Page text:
I pretty early on wanted to start the video with me being fired and then drowning my sorrows by watching anime. As an aside, I was not actually fired in real life as some people have asked. I had actually hoped for a much longer intro referencing the previous video, but I only had so much time I could dedicate to just live action so I had to trim it down to the bones. I was allowed a maximum of five minutes or 300 seconds. Since 75% has to be anime that leaves only 75 seconds worth of live action. Initially I thought I would get transported into just one anime (tentatively Bubblegum Crisis), but in doing some initial poking around I figured this would be very difficult. It can be easy to find a few scenes that work in any anime, but I was going to have an uphill battle to find four minutes worth of scenes that worked in one anime. Especially in a short OVA series like Bubblegum Crisis. It is also a rather niche series at the moment. I suppose it is my MO to use old anime, but I did want to have a wide selection of anime so that there was something for everyone to enjoy. Likely though that is still just going to be people who like anime from before the 2000s. This ultimately is why I went with the current framework of jumping from anime to anime.

Production wise I would split my work up over days. I knew I had plenty of time (since I started in April 2021) so I never killed myself working like I did with April 15th. Ultimately this project was much less demanding man-hour wise. One day I would spend an hour or two finding anime clips and building up my live action shot list. Then the next day I would record and bring the clips into my editor (Adobe Premiere) to arrange them and then into After Effects to key the green screen out. This took a couple months on and off, but progress was pretty steady. There were a couple action shots that were hard to get the angle right on and some shots I had difficulty keeping myself in frame, but for the most part it was pretty smooth sailing. I would say overall the shooting took a few months to complete, but again I was never working on it every waking day like I did with April 15th.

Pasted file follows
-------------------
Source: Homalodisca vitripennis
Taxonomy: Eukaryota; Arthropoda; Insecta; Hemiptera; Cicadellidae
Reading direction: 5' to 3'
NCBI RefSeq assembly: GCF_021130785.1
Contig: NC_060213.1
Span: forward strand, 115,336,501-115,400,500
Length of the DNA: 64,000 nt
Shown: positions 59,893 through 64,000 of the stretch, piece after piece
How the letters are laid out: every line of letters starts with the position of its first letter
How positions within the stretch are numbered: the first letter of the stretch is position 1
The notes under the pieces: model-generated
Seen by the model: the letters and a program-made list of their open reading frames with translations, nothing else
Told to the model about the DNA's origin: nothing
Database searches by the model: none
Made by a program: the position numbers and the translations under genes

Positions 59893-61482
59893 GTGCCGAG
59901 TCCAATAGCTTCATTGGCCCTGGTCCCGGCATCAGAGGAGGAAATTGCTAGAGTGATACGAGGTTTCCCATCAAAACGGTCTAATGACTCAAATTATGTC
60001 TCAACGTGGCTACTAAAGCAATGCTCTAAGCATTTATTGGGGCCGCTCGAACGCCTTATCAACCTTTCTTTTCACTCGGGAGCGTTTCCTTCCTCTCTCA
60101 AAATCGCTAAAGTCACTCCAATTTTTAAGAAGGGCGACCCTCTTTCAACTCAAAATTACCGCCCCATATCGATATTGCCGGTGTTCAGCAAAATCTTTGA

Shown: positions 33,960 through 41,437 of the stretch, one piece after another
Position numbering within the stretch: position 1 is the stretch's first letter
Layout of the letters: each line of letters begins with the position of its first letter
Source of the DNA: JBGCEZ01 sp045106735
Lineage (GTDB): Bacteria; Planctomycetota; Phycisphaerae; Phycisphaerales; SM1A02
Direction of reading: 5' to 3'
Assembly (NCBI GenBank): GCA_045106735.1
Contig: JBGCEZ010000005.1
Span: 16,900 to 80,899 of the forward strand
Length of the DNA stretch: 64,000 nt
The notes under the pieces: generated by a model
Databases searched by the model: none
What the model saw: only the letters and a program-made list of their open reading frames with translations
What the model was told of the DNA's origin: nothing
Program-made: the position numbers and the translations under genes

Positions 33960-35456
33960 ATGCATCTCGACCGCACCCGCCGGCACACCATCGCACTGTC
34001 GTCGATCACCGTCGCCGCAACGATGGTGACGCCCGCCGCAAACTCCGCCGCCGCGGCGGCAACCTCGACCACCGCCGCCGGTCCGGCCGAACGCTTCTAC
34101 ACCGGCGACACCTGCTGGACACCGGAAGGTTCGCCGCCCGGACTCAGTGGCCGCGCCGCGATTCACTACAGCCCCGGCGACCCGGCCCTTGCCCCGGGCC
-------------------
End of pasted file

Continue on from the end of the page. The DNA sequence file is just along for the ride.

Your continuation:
Interestingly I did most of the video before I had the music picked out. I would just put completed shots in a rough order. It was only when I brought the music in that I could hit the beats by trimming or lengthening certain scenes. For the music I wanted something retro-like. Something like it sounded from the 80s. I first thought I wanted an exactly four minute song: one minute of live action (or so) and four minutes of anime set to music. It was a late revelation that I could cut the song early. I am not particularly musically inclined, but Gloria by The Midnight fits the bill nicely.

A quick note on the title, I had wanted: “I got fired so I watched anime, fell asleep, and woke up in a new world”, but Anime Boston has a 70 character limit on titles, so I had to go with the current title which is not perfect, but comes in at 68 characters.

Overall, I am very happy on how things turned out. This project lacks the emotional connection April 15 does, and it is not the most logically consistent, but it is fun and unique. I do hope it inspires others to create live action and anime mixups. That said, I think this is the end of the live-action-AMVs for me. I am not sure what more can be done. I do have other AMV ideas though.